Some readers may say that operating with an inverter is too regimented. You just don’t want to be constrained to turning the generator on and off every few hours. But the alternative is either doing without electric power most of the day or running the generator 24/7. You could buy 32 golf cart batteries for $4,480 and reduce your charging cycles to once per day but I doubt many of you would want to do that. And when you contemplate where you would store all those batteries that option will probably leave your mind entirely.

    This is my second attempt to make this post. In the first attempt I had a table and the Forum editor entirely scrambled the text. Without the table the post seems to have worked.

    CaptOlin, 3/17/2013
  2. Irishman1

    Irishman1 New Member

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    Location:
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    I bought a 1965 tri-cabin I haven't found a official name for it. I have seen a few pics on the web that call it a 38 constellation salon model. Although none show a hard top extending from the helm back like mine. It has a large salon with a galley in the back by the stairs from the helm, the stateroom down in the stern. And a small head and v-birth down in the bow. It has flat front windows forward and large windows on each side of the salon with a small sliding door on the starboard side. Two gas 383s center. If I look up the Connie's, they all have the pointed front seat ahead of the salon on te bow deck and a separate galley/seating dinette. Please help with any info! Mike
  3. SeaEric

    SeaEric YF Historian

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    If you can post a photo (check the guidelines for this site before posting) we can probably help you out with identification.
  4. Irishman1

    Irishman1 New Member

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    my chris craft, what is it?

    well i hope this works, first trip on boat and wheels 018.jpg first trip on boat and wheels 018.jpg
  5. SeaEric

    SeaEric YF Historian

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    She does indeed look like a model that was called a Salon. I'll look in my Chris Craft Essential Guide book tomorrow when I get to my office. In the meantime, look at a website: chriscraftclassic dot com. I think she is the same or similar model to your boat.
  6. Irishman1

    Irishman1 New Member

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    It is somewhat like mine. However my Chris continues aft at the bridge to the rear bedroom wall,his has just a raised"doghouse" where mine is enclosed with a hardtop and is level. You step down from helm to a level rectangular salon that has the galley at the aft wall,level, a step down to the forward head and v-berth. Three steps down aft of salon to the stateroom and shower head. On no Chris craft web site have I seen one!. I'm the third owner. A Chris craft club mme mber here in anacortes,wa. Said it may have been a limited salon " one off" custom job made requested during the building of her. If you can go to Facebook under the name mike McDonough, I have a video of her inside and out. Thanks for all the help!!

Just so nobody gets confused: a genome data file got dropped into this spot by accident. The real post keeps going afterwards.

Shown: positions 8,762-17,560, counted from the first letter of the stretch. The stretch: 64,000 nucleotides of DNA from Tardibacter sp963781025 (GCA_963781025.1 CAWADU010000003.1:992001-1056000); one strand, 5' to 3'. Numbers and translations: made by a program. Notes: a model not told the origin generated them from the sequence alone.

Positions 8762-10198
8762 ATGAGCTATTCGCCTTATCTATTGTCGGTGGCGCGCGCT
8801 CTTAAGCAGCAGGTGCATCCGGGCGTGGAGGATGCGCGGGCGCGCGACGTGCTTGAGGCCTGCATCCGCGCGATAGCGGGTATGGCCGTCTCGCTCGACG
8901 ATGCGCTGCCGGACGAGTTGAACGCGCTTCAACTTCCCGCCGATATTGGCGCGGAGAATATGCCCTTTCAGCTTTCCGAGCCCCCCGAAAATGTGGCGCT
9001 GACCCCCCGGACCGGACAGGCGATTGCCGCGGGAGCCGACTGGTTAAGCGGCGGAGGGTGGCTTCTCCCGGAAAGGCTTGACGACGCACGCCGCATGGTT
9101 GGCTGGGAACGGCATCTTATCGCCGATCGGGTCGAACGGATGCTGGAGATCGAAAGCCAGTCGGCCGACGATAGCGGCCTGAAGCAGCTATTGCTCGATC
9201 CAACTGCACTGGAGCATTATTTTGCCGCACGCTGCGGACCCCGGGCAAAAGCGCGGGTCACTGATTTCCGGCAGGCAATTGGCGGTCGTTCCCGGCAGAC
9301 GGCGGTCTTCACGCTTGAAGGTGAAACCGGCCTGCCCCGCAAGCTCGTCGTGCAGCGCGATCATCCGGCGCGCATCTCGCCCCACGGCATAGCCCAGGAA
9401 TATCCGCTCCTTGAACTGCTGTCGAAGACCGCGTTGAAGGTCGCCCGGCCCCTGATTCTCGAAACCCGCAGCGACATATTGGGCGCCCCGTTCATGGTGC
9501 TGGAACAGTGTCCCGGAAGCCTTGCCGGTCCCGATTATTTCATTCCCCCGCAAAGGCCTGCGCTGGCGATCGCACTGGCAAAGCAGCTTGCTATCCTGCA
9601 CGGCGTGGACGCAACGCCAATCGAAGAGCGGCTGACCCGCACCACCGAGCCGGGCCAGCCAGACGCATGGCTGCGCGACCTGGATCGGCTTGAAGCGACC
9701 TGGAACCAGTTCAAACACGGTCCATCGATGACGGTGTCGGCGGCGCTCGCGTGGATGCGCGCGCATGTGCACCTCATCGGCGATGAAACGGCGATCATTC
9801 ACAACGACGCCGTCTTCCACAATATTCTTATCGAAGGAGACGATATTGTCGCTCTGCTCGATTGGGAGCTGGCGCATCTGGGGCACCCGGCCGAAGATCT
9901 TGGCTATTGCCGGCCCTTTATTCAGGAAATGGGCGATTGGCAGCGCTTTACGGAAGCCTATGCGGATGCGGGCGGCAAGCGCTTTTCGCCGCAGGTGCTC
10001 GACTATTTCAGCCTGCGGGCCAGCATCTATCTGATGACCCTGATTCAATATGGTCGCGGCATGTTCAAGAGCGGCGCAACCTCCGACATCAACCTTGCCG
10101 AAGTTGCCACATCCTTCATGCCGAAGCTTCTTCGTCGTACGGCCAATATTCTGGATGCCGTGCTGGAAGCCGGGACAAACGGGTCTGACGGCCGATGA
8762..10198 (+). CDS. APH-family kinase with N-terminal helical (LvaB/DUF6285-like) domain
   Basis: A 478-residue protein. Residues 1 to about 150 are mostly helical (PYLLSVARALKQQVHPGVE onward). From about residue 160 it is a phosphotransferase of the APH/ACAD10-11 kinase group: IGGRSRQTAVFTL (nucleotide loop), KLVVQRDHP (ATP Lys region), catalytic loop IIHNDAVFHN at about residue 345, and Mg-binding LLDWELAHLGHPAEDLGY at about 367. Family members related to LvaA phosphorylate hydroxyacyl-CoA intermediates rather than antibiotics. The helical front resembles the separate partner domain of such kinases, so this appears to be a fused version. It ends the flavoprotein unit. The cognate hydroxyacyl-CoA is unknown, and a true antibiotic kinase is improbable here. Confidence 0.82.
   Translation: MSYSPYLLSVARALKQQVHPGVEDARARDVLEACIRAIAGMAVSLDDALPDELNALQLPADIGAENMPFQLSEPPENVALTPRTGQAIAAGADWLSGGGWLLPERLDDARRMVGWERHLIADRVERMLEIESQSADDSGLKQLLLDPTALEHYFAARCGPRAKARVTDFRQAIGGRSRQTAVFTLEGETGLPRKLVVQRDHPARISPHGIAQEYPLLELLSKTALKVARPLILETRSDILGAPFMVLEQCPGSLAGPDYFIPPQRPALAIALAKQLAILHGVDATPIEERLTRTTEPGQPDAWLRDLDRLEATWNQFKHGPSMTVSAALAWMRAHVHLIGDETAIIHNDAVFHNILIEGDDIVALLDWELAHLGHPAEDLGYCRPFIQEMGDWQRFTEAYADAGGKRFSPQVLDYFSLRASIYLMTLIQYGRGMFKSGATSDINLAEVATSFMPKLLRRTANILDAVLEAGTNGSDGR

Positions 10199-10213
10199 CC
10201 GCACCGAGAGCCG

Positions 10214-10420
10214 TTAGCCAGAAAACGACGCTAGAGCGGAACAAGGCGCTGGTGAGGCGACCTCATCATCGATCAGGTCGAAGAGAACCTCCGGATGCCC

7. Irishman1

    Irishman1 New Member

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    It does look like it is a "salon" model according to the original wiring diagram I found in the owners manual. The serial number is cbb 380008 or something close to that(bad memory!). I just haven't seen any with the hard top like mine.
  8. Skipperbob60

    Skipperbob60 New Member

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    It may be a challenger

    Irishman, I just joined this forum and i have a 1964 38 foot CC Challenger that looks just like your boat. It doesn't have the same hardtop but fits the description. My hull is 38002 as stamped on all wood parts that i remove for rennovation. Is your boat in good shape?
  9. volboater

    volboater New Member

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    Location:
    Tennessee
    I just purchased a 1988 Connie 501. Great boat, have not gotten to the maintenance yet. Just took possession.

    Terry
  10. Mark H

    Mark H New Member

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    Annapolis MD
    Capt do you have any contact information on owner of Resolute, very interested in the extensive work that was done to her interior.
  11. SeaEric

    SeaEric YF Historian

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    I'm not sure I understand what extensive work to her interior that you're referring to? I think she's really quite original.
  12. riverboat_capt

    riverboat_capt New Member

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    Terry,

    I purchased a 1988 501 last spring also, she was well maintained and cared for. What issues have you come across with your boat?

    The previous owner of our boat replaced all the sanitation lines, unfortunately, he used exhaust lines and not sanitation lines, that's our winter project
    Last edited: Jan 3, 2016
  13. Jimmy Olgers

    Jimmy Olgers New Member

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    Deltaville
    Hello all new Connie owner here looking forward to getting to know all on this board as I bring my girl back to life Fair wind Jimmy
  14. Mig

    Mig New Member

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    Location:
    Texas
    Thank you Capt. This information was well put together.
  15. Mig

    Mig New Member

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    Oct 19, 2019
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    Location:
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    Same here Jimmy. We just picked up a 1985 Connie 500 down in Texas. We plan on bringing her some love and attention and hopefully bring her back to her glory days. She is in good shape but is still a diamond in the ruff at the moment. Hello to all.

    Mig